Stretching an epic 12 kilometres in length towards the Tasman Sea, the Franz Josef Glacier is the only glacier in the world to descend to less than 300metres above sea level. The low level means the frozen river is often surrounded by lush rainforests and a temperate climate.


First spotted in 1642 by the adventurer and oceanographer, Abel Tasman, the Franz Josef Glacier was first traversed by Julius von Haast in 1865, who later named the phenomenon after the former Austrian emperor.

That said, the Glacier was already well-known to the local Maori who called it: Ka Rouimata o Hine Hinehukatere (The Tears of Hinehukatere). Legend has it that Hinehukatere and her love, Tawe, were mountain climbing one day when an avalanche swept over them, killing Tawe. A distraught Hinehukatere chose to stay on the mountain and her tears were said to have formed the Franz Josef Glacier.

With so much to do in the local region, your Kiwi Experience Driver Guides have factored in a free day so you can experience it all.


Additionally, Helicopter Line run spectacular heli-tours over both Franz Josef and Fox Glaciers ($300NZD pp).* The 30-minute heli-tour will give you a supreme bird’s eye view of the frozen rivers and will even make a strategic landing on one of them for a photo opportunity.Start off you stay at Franz Josef by getting up close and personal with the huge frozen river. Franz Josef Glacier Guides offer the epic, 3-hour Ice Explorer tour that involves a heli-ride to the Glacier where your guide will navigate you through the maze of ice and explain the dramatic environmental changes that have occurred over the last few years. Be sure to come prepared for walking on the Glacier. Wear two or three layers on the upper body and a pair of water resistant pants or shorts. The tour also includes free entry to the famous Glacier Hot Pools.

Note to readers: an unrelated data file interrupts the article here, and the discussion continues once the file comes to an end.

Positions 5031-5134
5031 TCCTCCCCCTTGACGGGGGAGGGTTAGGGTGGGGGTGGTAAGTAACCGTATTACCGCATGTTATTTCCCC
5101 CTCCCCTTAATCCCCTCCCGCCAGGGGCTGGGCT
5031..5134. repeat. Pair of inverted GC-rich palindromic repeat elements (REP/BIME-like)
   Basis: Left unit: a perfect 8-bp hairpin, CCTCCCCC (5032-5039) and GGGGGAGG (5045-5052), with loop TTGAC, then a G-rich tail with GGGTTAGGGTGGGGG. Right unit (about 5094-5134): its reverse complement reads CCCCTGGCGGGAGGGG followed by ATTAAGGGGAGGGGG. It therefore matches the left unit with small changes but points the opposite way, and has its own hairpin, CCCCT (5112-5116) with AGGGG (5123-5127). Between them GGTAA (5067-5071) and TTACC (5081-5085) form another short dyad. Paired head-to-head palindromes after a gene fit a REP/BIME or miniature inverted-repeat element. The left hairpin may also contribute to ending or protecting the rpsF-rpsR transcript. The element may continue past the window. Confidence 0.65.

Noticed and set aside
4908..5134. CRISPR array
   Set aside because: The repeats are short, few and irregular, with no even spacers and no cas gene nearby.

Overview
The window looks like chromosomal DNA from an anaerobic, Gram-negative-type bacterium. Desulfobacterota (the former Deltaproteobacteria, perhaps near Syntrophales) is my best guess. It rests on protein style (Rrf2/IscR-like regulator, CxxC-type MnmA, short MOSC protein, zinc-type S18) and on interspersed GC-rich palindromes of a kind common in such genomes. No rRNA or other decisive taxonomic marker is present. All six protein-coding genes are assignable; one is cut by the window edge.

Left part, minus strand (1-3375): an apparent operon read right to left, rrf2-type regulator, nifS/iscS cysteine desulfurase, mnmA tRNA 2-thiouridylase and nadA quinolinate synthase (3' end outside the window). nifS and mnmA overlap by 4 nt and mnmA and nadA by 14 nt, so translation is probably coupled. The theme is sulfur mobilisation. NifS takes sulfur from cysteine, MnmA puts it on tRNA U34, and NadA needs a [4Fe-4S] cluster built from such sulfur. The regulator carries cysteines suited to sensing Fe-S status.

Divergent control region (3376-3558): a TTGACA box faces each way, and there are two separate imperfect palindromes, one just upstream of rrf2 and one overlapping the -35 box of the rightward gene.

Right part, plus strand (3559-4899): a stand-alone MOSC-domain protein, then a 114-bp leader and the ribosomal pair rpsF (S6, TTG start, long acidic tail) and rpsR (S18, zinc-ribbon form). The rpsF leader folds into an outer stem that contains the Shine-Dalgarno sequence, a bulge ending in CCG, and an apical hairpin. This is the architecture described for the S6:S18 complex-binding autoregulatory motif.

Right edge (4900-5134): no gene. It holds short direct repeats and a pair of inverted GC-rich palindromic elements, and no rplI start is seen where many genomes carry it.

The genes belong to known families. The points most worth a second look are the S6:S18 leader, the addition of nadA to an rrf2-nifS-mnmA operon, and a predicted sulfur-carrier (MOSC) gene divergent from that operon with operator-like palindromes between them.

However, if you prefer to keep your legs firmly planted on terra firma, South Westland Horse Treks offer a breathtaking two-hour horse riding tour that takes you to one of the best views of the Franz Josef Glacier from the town ($99NZD).* The horse rides are suitable for all levels of experience and allow you to really connect with the region’s pristine beauty.



Just south of the Franz Josef Glacier is the equally impressive Fox Glacier. Named in 1872 after Sir William Fox, the then Prime Minister of New Zealand, Fox Glacier offers a unique trekking experience for intrepid adventurers. Tours with Fox Glacier Guiding include Full-Day treks ($173NZD) as well as ice climbing adventures with an expert guide.*

Be sure to listen to your guides when trekking on any glacial ice as conditions can suddenly change.



The West Coast has a number of comfortable and warm stays all the way down the coast. Here are our favourite picks:


Located in the heart of Westport, Bazil’s Hostel is your one-stop shop for accommodation and activities. These include hiking and kayaking tours, mountain bike hire and even caving adventures. Prices on accommodation begin from $28NZD per night. Oh and don’t forget to book a surfing lesson with the hostel’s quirkily named surfer, Board Silly.

Remember that with Kiwi Experience, your first night of accommodation is guaranteed.

Rainforest Backpackers is a centrally located hostel that has a respected reputation for being modern and clean. With its own spa and sauna, restaurant and even onsite massage therapist, the hostel is the perfect place for a weary traveller to rest their head after an exciting day exploring the spectacular Franz Joseph Glacier. Placements in the six bedroom dorm start from $26NZD per night, while a Park Motel room with private kitchen facilities and bathroom will set you back around $105NZD per night.*ACCOMMODATION IN FRANZ JOSEF

*Prices quotes as of April 2014